Has anyone put any thought to how we could create and run unit tests
in Zeek plugins? I don't think any work has been done on that yet,
but I'd love to be able to create unit tests in plugins.
Seth Hall * Corelight, Inc * seth(a)corelight.com * www.corelight.com
Rather lengthy post follows. In case people didn't see it, much of this
references this document:
The past couple of weeks, I upgraded all of our standalone Zeek clusters
(about a dozen) to Zeek 3.2 and I also wanted to use this as an opportunity
to try to move over to the new Supervisor framework.
I think there are cases where the Supervisor framework is a great fit, and
for being at an early stage, it really does work well. However, I ended up
not using the Supervisor framework at all, and just running everything
directly from systemd (with no zeekctl). I realize that "just use systemd"
isn't a solution for everyone, but I'd like to share some thoughts in order
to suss out whether there's something inherently different about our
environment/setup, or whether the Supervisor and Cluster Controller
frameworks need some tweaking or rethinking.
Configuring Supervisor was more difficult. In both cases, I need to
configure my cluster layout. I do this via an Ansible template. Then, I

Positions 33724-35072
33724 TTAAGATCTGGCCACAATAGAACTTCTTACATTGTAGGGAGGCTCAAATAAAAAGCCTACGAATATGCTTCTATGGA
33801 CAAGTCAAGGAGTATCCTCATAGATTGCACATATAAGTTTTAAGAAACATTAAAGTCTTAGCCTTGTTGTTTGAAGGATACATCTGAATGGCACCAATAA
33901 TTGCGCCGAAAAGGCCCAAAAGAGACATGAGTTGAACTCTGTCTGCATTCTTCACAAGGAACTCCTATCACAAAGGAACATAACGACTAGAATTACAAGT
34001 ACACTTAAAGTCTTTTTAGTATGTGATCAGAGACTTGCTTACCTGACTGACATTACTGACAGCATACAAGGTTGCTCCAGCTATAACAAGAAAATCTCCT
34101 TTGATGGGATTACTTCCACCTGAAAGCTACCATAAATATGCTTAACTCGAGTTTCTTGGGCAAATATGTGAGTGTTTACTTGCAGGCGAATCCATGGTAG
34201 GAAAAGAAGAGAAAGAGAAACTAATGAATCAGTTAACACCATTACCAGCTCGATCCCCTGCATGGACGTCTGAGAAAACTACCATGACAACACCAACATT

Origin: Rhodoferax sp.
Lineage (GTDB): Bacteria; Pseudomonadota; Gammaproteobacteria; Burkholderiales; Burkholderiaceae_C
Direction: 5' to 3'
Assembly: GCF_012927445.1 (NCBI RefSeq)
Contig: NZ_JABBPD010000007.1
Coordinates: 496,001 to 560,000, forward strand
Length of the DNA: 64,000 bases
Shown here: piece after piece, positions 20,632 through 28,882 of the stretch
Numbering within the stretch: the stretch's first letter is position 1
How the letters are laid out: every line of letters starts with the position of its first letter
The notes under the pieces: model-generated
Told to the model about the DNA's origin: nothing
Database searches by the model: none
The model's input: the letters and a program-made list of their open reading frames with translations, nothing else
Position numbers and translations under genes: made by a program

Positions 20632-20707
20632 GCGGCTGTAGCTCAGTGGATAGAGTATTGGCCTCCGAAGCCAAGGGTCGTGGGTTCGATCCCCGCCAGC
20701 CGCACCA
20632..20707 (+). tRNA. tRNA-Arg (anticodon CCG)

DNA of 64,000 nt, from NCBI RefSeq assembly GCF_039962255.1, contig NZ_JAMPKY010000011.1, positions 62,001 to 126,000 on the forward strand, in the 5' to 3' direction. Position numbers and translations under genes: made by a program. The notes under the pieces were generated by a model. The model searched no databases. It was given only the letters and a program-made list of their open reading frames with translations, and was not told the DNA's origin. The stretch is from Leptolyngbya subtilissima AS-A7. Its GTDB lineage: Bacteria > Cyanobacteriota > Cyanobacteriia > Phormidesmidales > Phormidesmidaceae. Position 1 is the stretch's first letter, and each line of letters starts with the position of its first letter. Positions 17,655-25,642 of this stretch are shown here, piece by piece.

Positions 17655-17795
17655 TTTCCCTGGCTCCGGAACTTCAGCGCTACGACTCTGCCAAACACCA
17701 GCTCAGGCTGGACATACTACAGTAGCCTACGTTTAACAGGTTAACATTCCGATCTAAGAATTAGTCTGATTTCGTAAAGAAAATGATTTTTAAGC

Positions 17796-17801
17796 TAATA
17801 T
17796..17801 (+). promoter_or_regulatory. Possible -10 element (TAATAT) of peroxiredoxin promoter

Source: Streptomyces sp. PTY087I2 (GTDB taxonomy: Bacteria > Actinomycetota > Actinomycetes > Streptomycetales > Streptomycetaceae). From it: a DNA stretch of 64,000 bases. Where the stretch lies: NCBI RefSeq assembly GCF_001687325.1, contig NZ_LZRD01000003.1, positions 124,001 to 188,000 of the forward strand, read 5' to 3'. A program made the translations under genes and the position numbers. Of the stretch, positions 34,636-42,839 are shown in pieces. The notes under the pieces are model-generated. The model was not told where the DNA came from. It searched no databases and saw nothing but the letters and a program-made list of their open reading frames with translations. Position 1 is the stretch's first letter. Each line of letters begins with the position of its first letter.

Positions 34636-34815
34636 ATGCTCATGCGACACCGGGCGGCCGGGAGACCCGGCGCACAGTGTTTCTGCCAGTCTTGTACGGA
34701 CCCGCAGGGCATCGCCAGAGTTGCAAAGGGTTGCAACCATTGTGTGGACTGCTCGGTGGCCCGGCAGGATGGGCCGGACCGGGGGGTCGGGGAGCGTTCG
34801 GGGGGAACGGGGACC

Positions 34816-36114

need to tell the Zeek processes their working directory, CPU pinning
assignment, environment variables, interface to sniff on, etc. These are
all things that systemd can do natively, and I found that it was much
easier to do it via systemd templates.
Monitoring the cluster was also more difficult with Supervisor. When I
check the status of the cluster, I just see a bunch of identically-named
processes. I can't tell what's using excessive memory, if I want to check
the logs for a process, I need to go manually look at stderr and stdout in
its working directory.
With systemd, I see something like this:
Active: active since Fri 2020-08-28 08:13:19 PDT; 4 days ago
> Tasks: 247
> Memory: 3.1G
> CGroup: /zeek.slice
> │ ├─zeek_worker(a)1.service
> │ │ └─55473 /usr/local/zeek/bin/zeek site/local -i ens1
> │ ├─zeek_worker(a)2.service
> │ │ └─55253 /usr/local/zeek/bin/zeek site/local -i ens1
> │ └─55074 /usr/local/zeek/bin/zeek site/local
> │ └─55125 /usr/local/zeek/bin/zeek site/local
> │ └─55114 /usr/local/zeek/bin/zeek site/local
> └─55116 /usr/local/zeek/bin/zeek site/local